The Auteur Twofer is a relatively rare phenomenon: It occurs when a brand-name director drops two features in the same calendar year. Hall of Famers include Alfred Hitchcock, who released Rear Window and Dial M for Murder three months apart in 1954; Akira Kurosawa, who conjured up Throne of Blood and The Lower Depths circa 1957 (the same year Ingmar Bergman somehow released Wild Strawberries and The Seventh Seal); Francis Ford Coppola, who got Best Picture nominations for both The Conversation and The Godfather, Part II in 1974; and Stevens Spielberg and Soderbergh, who double-dipped with Jurassic Park and Schindler’s List and with Traffic and Erin Brockovich in 1993 and 2000, respectively.
Not all of the films on this list are classics, and some of these pairings are nothing more than flukes of studio distribution and exhibition patterns. The Auteur Twofer is not likely to catch on as a general metric for gauging greatness. Rather, it’s an opportunity to evaluate a director in a period of evidently peak productivity, and also to collapse the space that usually separates titles in a filmography; viewed in this context of near simultaneity, the important similarities and differences between them are placed in even sharper relief. It shows you where somebody is at.
Jim Jarmusch has put out two movies in 2016, and considering his industriousness over the last 37 years — 14 features as a writer-director, including two documentaries — it’s a bit surprising that it’s never happened before. In May, Jarmusch was invited to Cannes with Paterson, a minor-key drama named for, and set in, Paterson, New Jersey, starring Adam Driver as a bus driver (also named Paterson) who spends his spare time scribbling poems inspired by William Carlos Williams’s five-volume modernist epic entitled (you guessed it) Paterson. At the same festival, he also unveiled Gimme Danger, a documentary portrait of Iggy Pop and the Stooges that gamely traces the inception, stardom, dissolution, and reunion of a genuinely legendary rock band.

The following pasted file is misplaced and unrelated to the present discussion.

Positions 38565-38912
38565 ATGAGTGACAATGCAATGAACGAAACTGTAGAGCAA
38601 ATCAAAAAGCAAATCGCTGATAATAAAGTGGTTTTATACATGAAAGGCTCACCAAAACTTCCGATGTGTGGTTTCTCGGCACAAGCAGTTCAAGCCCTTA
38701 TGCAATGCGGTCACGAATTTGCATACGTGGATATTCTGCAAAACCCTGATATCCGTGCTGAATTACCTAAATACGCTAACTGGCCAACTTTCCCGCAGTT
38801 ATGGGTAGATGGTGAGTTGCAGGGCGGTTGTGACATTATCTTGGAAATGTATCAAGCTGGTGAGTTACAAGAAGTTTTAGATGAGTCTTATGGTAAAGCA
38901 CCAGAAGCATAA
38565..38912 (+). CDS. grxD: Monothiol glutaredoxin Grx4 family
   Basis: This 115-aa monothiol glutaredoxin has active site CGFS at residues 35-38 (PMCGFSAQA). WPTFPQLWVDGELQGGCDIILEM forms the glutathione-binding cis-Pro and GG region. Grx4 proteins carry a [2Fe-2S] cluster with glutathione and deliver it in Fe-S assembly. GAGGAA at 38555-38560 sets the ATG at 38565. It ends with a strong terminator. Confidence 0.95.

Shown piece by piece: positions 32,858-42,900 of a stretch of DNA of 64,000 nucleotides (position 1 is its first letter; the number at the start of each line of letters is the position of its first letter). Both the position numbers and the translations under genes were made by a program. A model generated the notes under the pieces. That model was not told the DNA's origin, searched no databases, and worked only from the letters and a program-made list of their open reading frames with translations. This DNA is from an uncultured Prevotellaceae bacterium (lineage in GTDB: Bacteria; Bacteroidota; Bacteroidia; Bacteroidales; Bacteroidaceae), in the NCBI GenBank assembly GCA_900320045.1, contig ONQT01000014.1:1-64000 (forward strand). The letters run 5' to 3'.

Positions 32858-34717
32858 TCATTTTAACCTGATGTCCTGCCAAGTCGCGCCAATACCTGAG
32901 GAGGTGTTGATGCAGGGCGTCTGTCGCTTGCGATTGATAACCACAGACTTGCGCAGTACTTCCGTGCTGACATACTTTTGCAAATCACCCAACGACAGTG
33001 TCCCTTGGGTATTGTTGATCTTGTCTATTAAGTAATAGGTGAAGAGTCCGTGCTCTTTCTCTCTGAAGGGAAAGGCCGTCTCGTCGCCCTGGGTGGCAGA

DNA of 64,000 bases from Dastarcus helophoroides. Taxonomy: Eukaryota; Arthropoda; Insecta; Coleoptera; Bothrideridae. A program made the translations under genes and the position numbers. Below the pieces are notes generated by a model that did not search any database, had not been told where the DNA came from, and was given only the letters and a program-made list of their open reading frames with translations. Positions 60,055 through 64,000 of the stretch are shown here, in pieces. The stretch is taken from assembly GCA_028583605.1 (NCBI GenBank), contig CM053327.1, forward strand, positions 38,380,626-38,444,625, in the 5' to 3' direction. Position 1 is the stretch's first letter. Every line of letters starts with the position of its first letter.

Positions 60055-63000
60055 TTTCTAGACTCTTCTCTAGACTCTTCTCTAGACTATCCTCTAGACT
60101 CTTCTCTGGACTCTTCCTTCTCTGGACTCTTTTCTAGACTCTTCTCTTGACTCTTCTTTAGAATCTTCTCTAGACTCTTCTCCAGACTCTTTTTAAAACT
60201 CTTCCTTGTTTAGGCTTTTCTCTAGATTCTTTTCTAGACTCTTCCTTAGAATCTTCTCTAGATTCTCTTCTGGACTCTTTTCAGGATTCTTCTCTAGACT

Taken together, Paterson and Gimme Danger not only compose an Auteur Twofer, but they reinforce and clarify their creator’s unique position in American film. Like no other director, Jim Jarmusch makes movies to put the things he loves onscreen or else find a spot for them on his soundtracks. His is a cinema of passionate advocacy for people and places rather than plots or complications; his artistry is often predicated on foregrounding the creations and craftsmanship of others, whether they’re his generational peers or his longtime heroes. Novels, pop songs, films, paintings, dance performances, and poems — all have been given their pride of place in Jarmusch’s filmic universe, which remains open and permeable to new enthusiasms even as he approaches his 64th year on earth.